The inquest jury found William Graham guilty of murder but the trial jury found him guilty of manslaughter.  This finding may have been affected by the general claim that William Graham had been drunk on the night of the affray.  It also followed an assessment of the evidence of one Frank Bowstead who claimed that William Graham had boasted to him about how he was going to confront Simpson and beat his brains out which judge and jury thought was a fabrication - one wonders why Bowstead so swore unless he had a reward in mind (see below) - and we do know that in November 1861 Joseph Graham assaulted Frank Bowstead and is supposed to have threatened him with the same fate as the unfortunate keeper.17  Frank Bowstead would, surely, have become alarmed and, perhaps, vengeful.  Together, these factors were probably instrumental in Frank Bowstead's attempt to blacken William Graham but also may have backfired because, in the end, the charge of wilful murder was reduced to that of manslaughter: William Graham had admitted a tussle but insisted that Thomas Simpson had first fired at him and then grappled with him.18  All told the evidence for premeditated murder was not absolute although the circumstances and William Graham's confession proved beyond reasonable doubt that he had killed Thomas Simpson.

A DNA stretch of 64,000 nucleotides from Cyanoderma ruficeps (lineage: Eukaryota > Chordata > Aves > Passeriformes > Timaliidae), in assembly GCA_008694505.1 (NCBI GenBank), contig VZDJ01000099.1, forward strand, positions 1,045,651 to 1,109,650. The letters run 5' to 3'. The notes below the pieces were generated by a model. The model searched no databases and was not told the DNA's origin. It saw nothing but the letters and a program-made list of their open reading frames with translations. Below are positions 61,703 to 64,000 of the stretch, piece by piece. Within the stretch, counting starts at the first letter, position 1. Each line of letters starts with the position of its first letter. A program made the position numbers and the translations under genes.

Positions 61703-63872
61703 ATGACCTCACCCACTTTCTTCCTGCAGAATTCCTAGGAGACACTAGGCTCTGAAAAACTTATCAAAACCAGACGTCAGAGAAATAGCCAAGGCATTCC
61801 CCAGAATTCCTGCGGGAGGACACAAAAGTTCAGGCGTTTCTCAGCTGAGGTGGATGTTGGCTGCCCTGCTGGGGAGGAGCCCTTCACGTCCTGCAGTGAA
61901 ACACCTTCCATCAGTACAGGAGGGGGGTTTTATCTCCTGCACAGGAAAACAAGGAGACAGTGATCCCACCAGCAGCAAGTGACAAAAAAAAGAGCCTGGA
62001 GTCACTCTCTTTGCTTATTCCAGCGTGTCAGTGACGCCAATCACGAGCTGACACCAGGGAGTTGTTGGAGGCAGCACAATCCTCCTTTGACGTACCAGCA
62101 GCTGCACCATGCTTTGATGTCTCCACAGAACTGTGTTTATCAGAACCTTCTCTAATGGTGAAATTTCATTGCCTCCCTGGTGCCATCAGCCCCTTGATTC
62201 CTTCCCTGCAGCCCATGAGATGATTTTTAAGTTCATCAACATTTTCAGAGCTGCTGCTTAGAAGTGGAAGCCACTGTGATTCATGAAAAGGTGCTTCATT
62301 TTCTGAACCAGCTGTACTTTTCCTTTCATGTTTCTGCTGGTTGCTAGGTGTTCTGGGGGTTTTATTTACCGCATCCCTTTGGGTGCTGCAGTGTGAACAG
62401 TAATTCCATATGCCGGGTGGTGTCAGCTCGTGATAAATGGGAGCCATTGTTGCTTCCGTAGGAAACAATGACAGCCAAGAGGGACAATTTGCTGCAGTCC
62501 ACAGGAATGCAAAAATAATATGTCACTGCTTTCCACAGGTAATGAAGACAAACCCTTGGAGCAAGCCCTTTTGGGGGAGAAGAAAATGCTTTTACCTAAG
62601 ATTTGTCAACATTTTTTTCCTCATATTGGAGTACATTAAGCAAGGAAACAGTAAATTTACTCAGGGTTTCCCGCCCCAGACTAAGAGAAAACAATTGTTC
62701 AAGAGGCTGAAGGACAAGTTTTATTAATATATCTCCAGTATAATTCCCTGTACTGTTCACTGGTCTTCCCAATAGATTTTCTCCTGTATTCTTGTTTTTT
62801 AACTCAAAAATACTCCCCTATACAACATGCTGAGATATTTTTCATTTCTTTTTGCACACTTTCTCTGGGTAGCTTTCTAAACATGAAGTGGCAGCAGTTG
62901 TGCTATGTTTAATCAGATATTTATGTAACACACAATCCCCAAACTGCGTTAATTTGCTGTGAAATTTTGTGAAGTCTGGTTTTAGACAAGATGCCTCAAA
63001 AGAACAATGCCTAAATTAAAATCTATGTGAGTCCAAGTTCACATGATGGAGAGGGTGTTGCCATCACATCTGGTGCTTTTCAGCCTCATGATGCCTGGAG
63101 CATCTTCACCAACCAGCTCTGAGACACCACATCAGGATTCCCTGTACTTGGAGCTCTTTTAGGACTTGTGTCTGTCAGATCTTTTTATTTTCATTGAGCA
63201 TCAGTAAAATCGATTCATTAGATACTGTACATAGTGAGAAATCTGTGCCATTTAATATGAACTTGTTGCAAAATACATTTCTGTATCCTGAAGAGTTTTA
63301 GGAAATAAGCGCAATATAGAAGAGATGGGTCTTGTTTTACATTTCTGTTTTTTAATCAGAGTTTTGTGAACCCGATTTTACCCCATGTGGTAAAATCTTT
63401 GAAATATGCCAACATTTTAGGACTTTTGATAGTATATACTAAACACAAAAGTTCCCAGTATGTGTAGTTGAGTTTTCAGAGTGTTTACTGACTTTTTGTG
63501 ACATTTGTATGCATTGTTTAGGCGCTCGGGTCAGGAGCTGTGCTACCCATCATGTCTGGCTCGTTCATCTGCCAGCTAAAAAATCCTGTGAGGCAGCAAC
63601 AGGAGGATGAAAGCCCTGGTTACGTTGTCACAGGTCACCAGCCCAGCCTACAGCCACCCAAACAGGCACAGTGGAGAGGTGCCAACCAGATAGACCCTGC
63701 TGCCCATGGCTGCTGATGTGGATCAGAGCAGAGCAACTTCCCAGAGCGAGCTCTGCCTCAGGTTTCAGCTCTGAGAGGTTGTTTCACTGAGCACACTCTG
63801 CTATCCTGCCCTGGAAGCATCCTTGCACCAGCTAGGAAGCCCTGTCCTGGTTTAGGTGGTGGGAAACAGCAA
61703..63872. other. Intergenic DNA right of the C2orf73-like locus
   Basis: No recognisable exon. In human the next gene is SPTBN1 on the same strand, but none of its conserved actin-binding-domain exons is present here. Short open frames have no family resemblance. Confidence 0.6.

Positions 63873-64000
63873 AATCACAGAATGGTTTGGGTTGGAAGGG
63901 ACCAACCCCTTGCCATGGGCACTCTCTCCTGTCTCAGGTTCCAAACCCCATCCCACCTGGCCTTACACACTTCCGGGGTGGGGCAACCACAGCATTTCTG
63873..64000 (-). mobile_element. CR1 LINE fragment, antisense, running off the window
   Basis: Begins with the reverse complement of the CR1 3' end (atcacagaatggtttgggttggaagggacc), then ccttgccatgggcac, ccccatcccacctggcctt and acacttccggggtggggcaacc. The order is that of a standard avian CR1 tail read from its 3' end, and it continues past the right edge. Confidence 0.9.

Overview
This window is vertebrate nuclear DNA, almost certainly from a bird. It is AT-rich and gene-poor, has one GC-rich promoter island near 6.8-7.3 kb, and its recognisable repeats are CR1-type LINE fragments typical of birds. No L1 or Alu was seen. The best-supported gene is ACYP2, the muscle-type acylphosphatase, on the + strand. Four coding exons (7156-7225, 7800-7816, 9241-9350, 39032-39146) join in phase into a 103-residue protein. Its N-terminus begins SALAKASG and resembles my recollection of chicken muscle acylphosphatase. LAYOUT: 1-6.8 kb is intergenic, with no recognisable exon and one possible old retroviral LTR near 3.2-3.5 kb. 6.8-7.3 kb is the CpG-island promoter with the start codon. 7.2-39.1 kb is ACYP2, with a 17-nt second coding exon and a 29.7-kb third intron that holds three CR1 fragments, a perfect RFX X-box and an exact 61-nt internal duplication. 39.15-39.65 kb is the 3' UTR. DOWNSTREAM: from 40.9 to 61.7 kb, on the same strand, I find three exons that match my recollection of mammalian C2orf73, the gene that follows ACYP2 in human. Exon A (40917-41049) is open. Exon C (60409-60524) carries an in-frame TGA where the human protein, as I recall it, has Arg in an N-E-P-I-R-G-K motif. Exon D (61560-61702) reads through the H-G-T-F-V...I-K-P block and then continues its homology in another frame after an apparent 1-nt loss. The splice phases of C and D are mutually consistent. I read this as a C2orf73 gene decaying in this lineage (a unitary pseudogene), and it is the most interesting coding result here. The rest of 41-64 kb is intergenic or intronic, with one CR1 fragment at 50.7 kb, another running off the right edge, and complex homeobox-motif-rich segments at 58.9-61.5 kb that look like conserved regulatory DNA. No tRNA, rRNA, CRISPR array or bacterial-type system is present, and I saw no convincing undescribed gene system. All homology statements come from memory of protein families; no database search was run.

There was evidently a degree of sympathy for William Graham, hard to account for in detail (see note in red at the end of this piece).  The Carlisle Journal report of April 1861 did declare that, after his recovery from illness, William Graham was 'a much better man', chiefly through the ministration of a member of the Wesleyan church.19  And throughout the area, only Frank Bowstead swore against William Graham, presumably in order to claim a reward of one hundred pounds that had been offered for aid in William Graham's conviction.  One newspaper report suggested that that the people of Longdales were:

peculiarly clannish, as their long-continued silence in respect to this murder, notwithstanding the £100 reward offered for evidence that would lead to a conviction abundantly proves.20
In this connection, during summing-up, the judge told the jury that he thought Frank Bowstead's evidence was nothing more than 'a vile concoction simply and solely for the purpose of obtaining the reward of £100'.21